Want Equity? Then It’s Time to Break the Rules!

Do not buy into the idea that things will never change. The work is too important, the consequences too severe, for us to let fear stop us.

Want Equity? Then It’s Time to Break the Rules!
12 mins read

What is stopping us from changing how we work?

Back in June, we wrote about the need for nonprofits to better understand what it really costs them to deliver services, and on a related note, how funders can adapt their grantmaking practices to better support work around equity, inclusion, and opportunity for all.

Over the past few months, we have conducted a series of workshops with grantmakers, as well as interviewed nonprofit leaders working in communities hit hardest by persistent poverty and racial inequity. The outcomes of these conversations reaffirmed the importance of changing both grantmaker and nonprofit practices that ultimately don’t support shared equity goals and priorities.

At joint sessions of nonprofits and grantmakers with Nonprofit Connect in Kansas City, Philanthropy Ohio, and Philanthropy Network of Greater Philadelphia, we asked participants to name some of the “worst” practices that undermine sustainability and limit impact. The response was immediate, and the list grew very long. Funders recognize that restricted program funding, overhead limits, and short-term funding do not set their grantees up for success. Nonprofits appreciate that asking for what they think funders want to fund vs. asking for what they need, training donors to expect 95 cents out of every dollar to go to programs, and tolerating ineffective boards were not going to get them to where they want to be. And everyone agreed that it is time to move beyond conversations between funders and grantees; it is time to have the uncomfortable, exploratory types of conversations that uncover deeply ingrained barriers to changing how we work.

So, if we know these practices are counter-productive, ineffective, and undermining mission, what is stopping us from changing how we work? In a word—FEAR.

In sessions around the country, funders spoke about the fear of harming their reputation, fear that changing practices is too overwhelming, and that change will open the floodgates, inundating staff and forcing them to say “no” even more. Nonprofit leaders were afraid of losing funding as grantmakers choose “cheaper” organizations; plus they often didn’t know how to calculate full cost and there was a deeply ingrained belief that scarcity is a virtue—what one leader called the “martyr complex.”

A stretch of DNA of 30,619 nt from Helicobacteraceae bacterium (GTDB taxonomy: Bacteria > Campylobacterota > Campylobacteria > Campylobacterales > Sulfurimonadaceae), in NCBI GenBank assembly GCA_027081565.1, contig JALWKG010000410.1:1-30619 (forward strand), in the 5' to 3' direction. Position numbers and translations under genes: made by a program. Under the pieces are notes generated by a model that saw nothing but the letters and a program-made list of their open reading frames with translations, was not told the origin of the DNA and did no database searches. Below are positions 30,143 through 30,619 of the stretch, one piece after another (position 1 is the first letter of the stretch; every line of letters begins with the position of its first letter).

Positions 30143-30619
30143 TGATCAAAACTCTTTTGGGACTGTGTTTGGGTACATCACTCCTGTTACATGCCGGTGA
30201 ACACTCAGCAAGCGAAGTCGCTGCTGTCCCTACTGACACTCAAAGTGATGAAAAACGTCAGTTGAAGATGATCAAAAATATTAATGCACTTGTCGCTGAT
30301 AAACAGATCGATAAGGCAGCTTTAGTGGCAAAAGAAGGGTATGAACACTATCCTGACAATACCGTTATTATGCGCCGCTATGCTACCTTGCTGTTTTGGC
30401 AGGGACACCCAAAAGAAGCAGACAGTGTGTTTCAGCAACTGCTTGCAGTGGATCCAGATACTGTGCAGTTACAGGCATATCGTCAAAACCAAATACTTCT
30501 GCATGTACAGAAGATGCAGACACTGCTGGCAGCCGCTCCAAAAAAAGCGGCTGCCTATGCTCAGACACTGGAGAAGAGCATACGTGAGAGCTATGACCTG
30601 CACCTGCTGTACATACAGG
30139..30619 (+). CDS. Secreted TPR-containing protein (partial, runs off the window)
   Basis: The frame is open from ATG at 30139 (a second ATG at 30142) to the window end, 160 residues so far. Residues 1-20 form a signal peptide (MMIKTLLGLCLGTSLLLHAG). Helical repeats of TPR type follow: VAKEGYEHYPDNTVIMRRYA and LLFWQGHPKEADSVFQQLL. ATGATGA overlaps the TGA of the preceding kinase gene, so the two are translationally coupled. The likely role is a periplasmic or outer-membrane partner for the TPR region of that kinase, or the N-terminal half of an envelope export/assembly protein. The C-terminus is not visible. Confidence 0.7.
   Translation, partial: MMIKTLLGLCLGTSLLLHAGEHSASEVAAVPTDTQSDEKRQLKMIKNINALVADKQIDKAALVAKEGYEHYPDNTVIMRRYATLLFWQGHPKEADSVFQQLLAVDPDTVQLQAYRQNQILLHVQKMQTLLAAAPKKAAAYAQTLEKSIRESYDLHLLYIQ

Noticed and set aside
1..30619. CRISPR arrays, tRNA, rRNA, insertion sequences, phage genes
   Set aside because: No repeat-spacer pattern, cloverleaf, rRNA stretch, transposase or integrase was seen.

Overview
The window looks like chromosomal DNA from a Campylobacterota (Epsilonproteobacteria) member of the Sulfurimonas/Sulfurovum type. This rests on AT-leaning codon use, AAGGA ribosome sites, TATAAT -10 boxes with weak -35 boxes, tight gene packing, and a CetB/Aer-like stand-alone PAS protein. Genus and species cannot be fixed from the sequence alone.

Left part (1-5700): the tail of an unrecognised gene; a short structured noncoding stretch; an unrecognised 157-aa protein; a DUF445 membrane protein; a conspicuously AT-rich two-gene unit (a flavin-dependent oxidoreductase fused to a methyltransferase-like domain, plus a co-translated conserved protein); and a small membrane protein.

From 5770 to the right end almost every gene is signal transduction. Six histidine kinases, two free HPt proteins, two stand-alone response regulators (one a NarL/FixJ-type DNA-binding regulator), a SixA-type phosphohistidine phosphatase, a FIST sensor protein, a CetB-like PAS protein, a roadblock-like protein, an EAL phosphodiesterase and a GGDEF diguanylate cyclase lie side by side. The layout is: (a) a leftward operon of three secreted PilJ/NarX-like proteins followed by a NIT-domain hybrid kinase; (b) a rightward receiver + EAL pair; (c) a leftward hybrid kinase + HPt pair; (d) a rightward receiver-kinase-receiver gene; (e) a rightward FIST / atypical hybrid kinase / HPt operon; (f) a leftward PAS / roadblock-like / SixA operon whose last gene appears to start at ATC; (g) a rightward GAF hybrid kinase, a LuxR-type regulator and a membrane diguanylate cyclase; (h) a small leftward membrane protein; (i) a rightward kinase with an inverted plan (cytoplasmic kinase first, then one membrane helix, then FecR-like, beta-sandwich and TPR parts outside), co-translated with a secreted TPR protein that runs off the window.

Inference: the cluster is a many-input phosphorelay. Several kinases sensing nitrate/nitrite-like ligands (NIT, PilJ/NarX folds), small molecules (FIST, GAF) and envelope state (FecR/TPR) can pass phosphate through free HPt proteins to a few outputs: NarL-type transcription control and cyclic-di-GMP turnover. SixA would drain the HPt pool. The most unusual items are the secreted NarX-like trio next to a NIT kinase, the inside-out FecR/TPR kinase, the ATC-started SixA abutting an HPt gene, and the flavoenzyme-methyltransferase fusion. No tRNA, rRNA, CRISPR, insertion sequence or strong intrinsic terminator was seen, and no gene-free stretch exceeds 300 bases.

Fear is stopping us from changing practices that we know are bad, and it’s frustrating and obviously limiting what we can achieve as a philanthropic sector. But when it comes to the equity work, this inability or unwillingness to address the need to change our practices has devastating human consequences.

Nonprofit Finance Fund’s 2018 State of the Nonprofit Sector report revealed that 65% of nonprofits serving low-income communities could not meet the demand for services. Immigrants are denied access to legal aid, formerly incarcerated are denied access to jobs, and students seeking special education services are turned away. Leaders at Cleveland’s City Mission report that the number of homeless women and children being turned away at local shelters has reached epidemic levels. Every night City Mission has had to tell 80 to 100 homeless women and children that they have no room for them.

Nonprofits are cutting programs, reducing staff, and turning people away because we are afraid to look bad and to actually talk to one another, and that is simply unacceptable. There is a real and very human cost to be paid unless we as a sector are willing to face our fears and change how we fund, change how we work, and end the culture of scarcity that is plaguing the sector.

How to Move Forward